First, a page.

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For Locals, Expats and tourists in the Philippines.
Cool Down in Baguio

Cool Down in Baguio

Fun in the sun isn’t for everybody. Summer isn’t just going to the beach and catching the perfect wave. The heat, at times, can be excruciating. Sometimes, a change in temperature is what one needs to relax and have a vacation.

In the Philippines Baguio is considered to be the summer capital of the country. Because of its location at a higher elevation there is a cooler climate than the metro. It is the perfect alternative destination to those seeking refuge from the summer heat.

Traveling to Baguio can be quite a ride. It takes 8 – 10 hours to get there via the Kennon road. This happens to be the most historic and scenic route to Baguio. It is best to travel during the early morning on a weekday to avoid traffic. Along the way, the North Luzon Expressway is equiped with various pitstops for meal and bathroom breaks.

One of the most remembered times of Baguio city is the devastating earthquake during the early 90s. Several people were killed with others injured and lost because of the natural disaster. Many of the city’s structures were destroyed into piles of rubble strewn about the ground. Many doubted if Baguio could recover from this tragedy. Doubters were set at ease as the citizens and several investors slowly restored Baguio to bring back tourists and travelers.

Baguio has also become a haven for bargain shoppers. Ukay-ukay, as most locals call it, is the very reason fashion lovers head to Baguio. Great prices on the trendiest items and a variety of choices make it only more attractive to visitors. Haggling and patience is needed to find the perfect clothes and get the full experience when bargain hunting in Baguio.

Ukay-ukay stalls are located near Session road which is one of the busiest areas in the city during daytime and nighttime. It is lined with various restaurants serving international cuisine ranging from Italian, Spanish, Chinese and of course Filipino style delicacies. Familiar fast food restaurants are also here for those on a budget. At night, Session road comes alive with the lights from bars and restaurants for people in search of a good time.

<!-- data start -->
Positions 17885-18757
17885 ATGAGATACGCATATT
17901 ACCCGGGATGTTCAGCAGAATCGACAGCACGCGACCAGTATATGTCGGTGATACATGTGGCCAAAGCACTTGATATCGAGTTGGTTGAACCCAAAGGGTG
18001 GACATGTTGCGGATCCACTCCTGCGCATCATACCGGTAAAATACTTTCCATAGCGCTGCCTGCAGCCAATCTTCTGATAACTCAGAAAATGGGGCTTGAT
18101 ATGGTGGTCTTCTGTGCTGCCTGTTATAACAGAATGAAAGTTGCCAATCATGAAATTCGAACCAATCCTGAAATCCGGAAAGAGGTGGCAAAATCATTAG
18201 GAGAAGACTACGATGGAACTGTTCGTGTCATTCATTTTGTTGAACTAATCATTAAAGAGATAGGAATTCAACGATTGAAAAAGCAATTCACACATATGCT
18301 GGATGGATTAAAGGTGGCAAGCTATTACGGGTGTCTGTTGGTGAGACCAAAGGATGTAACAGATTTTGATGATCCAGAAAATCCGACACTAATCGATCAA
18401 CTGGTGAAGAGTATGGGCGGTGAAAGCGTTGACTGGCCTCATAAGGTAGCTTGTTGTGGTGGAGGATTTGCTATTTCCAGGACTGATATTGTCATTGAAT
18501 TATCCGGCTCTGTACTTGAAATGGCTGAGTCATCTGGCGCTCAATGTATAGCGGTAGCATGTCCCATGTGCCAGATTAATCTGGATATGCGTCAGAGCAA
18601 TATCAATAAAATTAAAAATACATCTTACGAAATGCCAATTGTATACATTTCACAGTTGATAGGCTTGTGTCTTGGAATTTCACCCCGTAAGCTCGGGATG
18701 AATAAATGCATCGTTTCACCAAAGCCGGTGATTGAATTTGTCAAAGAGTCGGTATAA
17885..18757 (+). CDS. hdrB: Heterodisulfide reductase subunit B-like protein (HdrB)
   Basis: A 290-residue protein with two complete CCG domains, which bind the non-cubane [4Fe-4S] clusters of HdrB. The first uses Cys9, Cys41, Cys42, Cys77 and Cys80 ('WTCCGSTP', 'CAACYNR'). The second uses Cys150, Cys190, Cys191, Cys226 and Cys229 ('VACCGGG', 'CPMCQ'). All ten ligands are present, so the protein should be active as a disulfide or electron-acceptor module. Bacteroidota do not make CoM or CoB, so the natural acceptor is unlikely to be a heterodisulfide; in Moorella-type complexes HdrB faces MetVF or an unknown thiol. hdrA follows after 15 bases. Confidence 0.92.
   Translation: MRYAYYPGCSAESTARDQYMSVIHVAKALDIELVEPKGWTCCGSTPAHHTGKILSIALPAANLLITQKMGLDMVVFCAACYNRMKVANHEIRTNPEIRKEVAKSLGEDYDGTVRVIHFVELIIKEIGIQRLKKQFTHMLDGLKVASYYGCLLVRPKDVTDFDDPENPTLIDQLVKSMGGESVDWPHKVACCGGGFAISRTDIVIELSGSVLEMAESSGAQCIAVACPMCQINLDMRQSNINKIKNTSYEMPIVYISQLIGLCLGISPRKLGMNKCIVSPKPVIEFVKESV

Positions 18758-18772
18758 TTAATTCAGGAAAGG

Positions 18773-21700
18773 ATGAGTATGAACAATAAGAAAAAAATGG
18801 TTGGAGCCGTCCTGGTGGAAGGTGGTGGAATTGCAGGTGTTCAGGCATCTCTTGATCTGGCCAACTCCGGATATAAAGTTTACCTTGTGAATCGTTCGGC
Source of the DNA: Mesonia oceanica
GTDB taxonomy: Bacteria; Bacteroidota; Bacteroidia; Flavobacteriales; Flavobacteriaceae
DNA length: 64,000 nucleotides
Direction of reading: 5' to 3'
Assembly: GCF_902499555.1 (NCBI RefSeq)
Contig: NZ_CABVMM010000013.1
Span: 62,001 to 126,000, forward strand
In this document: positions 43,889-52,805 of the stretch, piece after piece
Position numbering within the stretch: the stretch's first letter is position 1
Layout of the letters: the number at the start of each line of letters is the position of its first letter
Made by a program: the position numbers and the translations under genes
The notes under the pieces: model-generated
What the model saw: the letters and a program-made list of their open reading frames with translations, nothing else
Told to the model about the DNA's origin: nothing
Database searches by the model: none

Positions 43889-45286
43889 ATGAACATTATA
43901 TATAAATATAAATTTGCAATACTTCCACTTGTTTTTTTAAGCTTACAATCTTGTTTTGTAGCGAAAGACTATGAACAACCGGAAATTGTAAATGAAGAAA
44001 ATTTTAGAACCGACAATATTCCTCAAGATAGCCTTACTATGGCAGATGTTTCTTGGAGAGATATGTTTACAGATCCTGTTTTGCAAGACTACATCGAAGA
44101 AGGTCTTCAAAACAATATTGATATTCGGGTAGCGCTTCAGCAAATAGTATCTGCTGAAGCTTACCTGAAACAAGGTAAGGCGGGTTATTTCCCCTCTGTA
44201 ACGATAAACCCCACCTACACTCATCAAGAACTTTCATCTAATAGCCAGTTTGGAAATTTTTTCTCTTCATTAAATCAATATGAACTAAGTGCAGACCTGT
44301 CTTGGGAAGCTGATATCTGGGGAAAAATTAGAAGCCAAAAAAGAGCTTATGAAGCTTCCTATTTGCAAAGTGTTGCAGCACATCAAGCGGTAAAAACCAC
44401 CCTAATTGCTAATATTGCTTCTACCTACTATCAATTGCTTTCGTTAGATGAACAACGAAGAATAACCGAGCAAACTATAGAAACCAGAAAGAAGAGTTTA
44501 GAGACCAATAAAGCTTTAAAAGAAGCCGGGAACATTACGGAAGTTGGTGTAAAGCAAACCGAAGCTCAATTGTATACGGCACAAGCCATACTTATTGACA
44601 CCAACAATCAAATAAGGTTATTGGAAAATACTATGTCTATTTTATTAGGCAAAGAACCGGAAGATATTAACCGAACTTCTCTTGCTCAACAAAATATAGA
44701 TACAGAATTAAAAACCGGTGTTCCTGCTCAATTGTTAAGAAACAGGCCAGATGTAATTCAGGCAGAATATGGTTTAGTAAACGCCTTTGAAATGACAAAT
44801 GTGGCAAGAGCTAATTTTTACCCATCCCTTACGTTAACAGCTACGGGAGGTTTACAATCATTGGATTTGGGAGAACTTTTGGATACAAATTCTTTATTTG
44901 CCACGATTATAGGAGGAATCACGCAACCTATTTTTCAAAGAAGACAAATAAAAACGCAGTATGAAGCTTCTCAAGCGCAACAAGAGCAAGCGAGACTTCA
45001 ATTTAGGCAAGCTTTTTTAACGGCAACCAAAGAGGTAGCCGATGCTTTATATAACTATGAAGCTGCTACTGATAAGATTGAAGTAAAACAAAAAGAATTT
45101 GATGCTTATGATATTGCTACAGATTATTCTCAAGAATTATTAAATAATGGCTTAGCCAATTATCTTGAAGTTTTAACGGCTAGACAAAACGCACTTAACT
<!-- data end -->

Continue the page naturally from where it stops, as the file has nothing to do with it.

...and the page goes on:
For the old fashioned, Baguio has a wide range of historic and cultural sites. The Botanical Garden (Igorot village), Mines View Park, Camp John Hay, and Baguio Cathedral are only a few of the attractions that Baguio has to offer.

Visitors can also head to the oldest park in Baguio for a look at history and for some fun. Burnham Park is perfect for picnics and strolls along the lush pine trees. Horseback riding, hiking in the nature trails are also available for nature lovers. Of course, there is always that great scenery to take a picture of for aspiring photographers to add to their photo albums.

Before leaving Baguio, it is a must to head to the marketplace and stock up on fruits and vegetables. Strawberries are quite the favorite gifts to bring home for friends and families. The vegetables are fresh, cheap and even taste better than those one could buy in the high end supermarkets in Metro Manila.

Going to the beach isn’t the only thing one could do in the summer. There are other ways to relax and enjoy oneself. Nature lovers, bargain shoppers, cultural explorers all have something to experience in Baguio. Sometimes, a change in temperature is the best vacation to have. Baguio gives the chance to relax and cool down during the summer.


  1. great post about baguio.

    why does it take you 8-10 hours to get to baguio? it’s only 240km from manila and the newly redesigned 80km-long north luzon expressway takes just 45 minutes to navigate. for tips on how to get to baguio in just 4 hours from manila, you may want to check out

  2. Philippines Insider - Kim

    8-10 hours is taking the bus from Manila (depending on weather / traffic), Driving yourself is faster, but anybody doing that trip in 4 hours should be locked up for reckless driving and endangering other peoples lives…

    Self drive 5-6 hours probably… depending on weather, traffic and restroom/food stops.

  3. Reena

    Do the math:

    There’s nothing reckless about going 80km per hour for the expressway (that’s 1/3 of the way and well withing the speed limit) then navigating the 160 km highway for the next three hours averaging slightly over 50km (that means sometimes 40, sometimes 60). What’s reckless about that?

    But to make Baguio seem 8-10 hours away is not doing justice to the destination. Even the buses that stop twice or thrice to refuel and eat, plus to load and unload passengers along the way take only 5-7.

    And if you research the route to plan your trip better you should not take that long. If you take Kennon Road instead of Marcos Highway, you cut your trip by about 20 minutes.

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